It can be a difficult balance to strike because no case is identical to another and we seek the best resolution possible given all the circumstances. That is why in addition to traditional prosecution methods, my office utilizes numerous diversion programs and avenues.
Diversion programs recognize that one size does not fit all; they are designed to influence the offender and reach the root cause of the criminal action.
They are also absolutely a personal priority: I created a Drug/Alcohol Diversion program unique to Lancaster County shortly after I became DA; I revamped other programs; I personally review most of the cases we send to diversionary programs, including specialty courts.
Diverting cases involves identifying an offender’s circumstances, background, and any substance-abuse or mental-health issues that might be in play. In other words, find out what contributed to the person’s committing a crime and identify those who have a decent chance of successfully completing a diversionary program.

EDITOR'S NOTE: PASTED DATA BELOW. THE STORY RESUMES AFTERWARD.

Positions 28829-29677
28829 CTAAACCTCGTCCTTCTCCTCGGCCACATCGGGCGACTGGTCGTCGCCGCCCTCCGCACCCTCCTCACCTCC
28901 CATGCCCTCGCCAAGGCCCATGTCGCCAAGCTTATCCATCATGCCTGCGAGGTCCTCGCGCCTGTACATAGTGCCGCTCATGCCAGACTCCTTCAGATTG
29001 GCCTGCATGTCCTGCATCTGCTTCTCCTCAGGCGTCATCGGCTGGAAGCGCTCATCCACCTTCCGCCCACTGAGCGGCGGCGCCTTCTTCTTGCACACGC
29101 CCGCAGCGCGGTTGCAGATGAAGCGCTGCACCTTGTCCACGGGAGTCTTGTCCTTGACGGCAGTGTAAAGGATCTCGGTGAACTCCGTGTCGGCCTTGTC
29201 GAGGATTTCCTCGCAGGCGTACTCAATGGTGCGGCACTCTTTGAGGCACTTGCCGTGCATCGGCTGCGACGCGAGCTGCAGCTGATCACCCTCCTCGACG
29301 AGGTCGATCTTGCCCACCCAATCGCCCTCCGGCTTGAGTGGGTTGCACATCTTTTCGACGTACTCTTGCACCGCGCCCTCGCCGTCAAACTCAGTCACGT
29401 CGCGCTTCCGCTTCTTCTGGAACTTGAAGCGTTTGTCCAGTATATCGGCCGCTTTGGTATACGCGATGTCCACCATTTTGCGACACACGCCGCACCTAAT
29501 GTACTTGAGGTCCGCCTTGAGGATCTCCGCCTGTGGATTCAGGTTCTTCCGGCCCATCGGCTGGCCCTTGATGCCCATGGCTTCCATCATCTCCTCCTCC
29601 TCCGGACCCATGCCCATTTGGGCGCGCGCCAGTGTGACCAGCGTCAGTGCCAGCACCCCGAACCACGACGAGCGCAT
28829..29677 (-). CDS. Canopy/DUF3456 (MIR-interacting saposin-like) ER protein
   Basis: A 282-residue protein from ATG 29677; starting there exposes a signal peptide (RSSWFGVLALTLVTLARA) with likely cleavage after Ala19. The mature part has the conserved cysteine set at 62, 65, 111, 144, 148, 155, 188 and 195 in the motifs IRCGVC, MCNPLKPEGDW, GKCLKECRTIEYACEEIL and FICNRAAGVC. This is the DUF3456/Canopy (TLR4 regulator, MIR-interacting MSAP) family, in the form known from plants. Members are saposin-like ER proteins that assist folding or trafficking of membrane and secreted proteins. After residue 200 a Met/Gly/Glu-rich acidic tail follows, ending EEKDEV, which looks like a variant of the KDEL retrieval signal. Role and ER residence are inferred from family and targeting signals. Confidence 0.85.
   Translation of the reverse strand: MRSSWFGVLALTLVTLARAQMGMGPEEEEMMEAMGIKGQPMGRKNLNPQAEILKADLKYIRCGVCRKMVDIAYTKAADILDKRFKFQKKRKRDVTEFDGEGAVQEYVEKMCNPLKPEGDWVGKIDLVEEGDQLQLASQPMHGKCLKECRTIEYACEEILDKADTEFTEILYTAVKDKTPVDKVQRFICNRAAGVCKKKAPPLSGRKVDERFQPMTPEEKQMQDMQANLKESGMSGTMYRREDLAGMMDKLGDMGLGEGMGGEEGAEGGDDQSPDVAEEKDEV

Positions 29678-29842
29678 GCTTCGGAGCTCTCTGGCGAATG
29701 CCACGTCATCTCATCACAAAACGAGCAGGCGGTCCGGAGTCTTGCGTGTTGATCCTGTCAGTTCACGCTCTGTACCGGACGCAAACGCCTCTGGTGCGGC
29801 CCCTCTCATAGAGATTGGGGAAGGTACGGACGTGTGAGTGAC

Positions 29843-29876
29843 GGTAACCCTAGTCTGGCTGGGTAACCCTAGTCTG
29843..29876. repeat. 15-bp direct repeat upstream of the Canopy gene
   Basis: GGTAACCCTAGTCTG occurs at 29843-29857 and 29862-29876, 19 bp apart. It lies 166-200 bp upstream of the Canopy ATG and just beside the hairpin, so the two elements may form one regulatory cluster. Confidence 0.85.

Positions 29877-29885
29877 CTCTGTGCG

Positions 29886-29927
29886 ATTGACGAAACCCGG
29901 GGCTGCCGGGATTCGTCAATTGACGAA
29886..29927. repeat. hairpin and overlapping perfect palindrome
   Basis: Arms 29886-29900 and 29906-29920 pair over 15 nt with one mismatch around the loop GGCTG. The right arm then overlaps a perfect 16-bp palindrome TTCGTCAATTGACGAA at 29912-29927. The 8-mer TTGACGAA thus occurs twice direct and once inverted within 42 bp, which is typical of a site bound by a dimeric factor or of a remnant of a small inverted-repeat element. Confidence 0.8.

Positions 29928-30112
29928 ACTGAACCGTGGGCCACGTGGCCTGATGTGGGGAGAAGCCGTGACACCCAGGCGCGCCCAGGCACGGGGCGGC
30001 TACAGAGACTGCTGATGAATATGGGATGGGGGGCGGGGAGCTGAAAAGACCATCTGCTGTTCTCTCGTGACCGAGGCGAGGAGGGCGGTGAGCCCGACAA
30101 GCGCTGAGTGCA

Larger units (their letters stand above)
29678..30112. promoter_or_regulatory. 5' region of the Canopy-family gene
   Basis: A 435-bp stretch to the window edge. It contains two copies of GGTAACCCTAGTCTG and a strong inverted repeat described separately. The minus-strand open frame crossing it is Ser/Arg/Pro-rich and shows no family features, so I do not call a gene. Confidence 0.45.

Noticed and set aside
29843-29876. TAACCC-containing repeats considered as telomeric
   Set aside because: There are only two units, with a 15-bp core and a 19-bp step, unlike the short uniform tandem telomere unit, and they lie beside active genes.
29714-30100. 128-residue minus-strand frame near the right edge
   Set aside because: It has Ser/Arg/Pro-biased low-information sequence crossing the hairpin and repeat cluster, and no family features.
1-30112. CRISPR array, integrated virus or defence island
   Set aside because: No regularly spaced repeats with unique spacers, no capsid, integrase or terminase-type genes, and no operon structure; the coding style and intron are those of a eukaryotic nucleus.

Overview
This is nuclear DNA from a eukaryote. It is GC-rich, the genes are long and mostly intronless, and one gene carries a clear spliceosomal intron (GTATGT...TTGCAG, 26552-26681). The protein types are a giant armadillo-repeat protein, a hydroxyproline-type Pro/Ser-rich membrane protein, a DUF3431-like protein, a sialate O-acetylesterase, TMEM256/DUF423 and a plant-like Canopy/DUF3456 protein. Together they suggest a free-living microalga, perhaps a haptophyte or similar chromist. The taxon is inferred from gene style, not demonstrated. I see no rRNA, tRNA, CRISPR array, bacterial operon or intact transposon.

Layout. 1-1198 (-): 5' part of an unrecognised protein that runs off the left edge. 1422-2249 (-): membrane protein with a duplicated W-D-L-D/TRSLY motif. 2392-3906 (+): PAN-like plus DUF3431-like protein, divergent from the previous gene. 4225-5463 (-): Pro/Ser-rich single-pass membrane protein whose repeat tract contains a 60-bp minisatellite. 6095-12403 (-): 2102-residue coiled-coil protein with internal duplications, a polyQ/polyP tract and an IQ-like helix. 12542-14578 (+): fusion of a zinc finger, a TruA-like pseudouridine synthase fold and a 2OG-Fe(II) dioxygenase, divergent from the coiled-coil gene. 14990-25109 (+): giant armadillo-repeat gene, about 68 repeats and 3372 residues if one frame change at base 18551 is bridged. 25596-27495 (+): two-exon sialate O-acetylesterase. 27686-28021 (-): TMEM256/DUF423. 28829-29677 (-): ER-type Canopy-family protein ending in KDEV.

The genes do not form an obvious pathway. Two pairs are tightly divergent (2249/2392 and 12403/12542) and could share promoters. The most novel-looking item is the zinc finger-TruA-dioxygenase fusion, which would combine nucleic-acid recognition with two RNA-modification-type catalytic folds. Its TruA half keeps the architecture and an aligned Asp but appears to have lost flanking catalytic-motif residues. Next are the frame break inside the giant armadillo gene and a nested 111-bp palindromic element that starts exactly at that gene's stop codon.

In Lancaster County, diversion tracks are extensive and exist for:
- Non-violent drug/alcohol offenders;
- Non-violent young offenders;
- Non-violent, first-time offenders, to include DUI offenders;
- Veterans and individuals dealing with drug or mental-health issues, via our three specialty courts.
About 22 percent of criminal cases in Lancaster County are placed on diversion paths. The state average is just below 20 percent.
About 15 percent of all criminal dockets in Lancaster County are entered into Accelerated Rehabilitation Disposition (ARD) programs. That is over 1,000 cases every year – about half being DUIs – placed on the ARD path, which includes expungement of charges upon successful completion of community service, classes and other conditions tailored to the offender.
Other available diversion options:
I designed and created this program in 2010 for first-time, non-violent drug offenders. Like ARD, it offers expungement of charges upon completion of limited requirements, which could include drug screening and/or community service. This is a cheaper diversion path and happens early in the court process.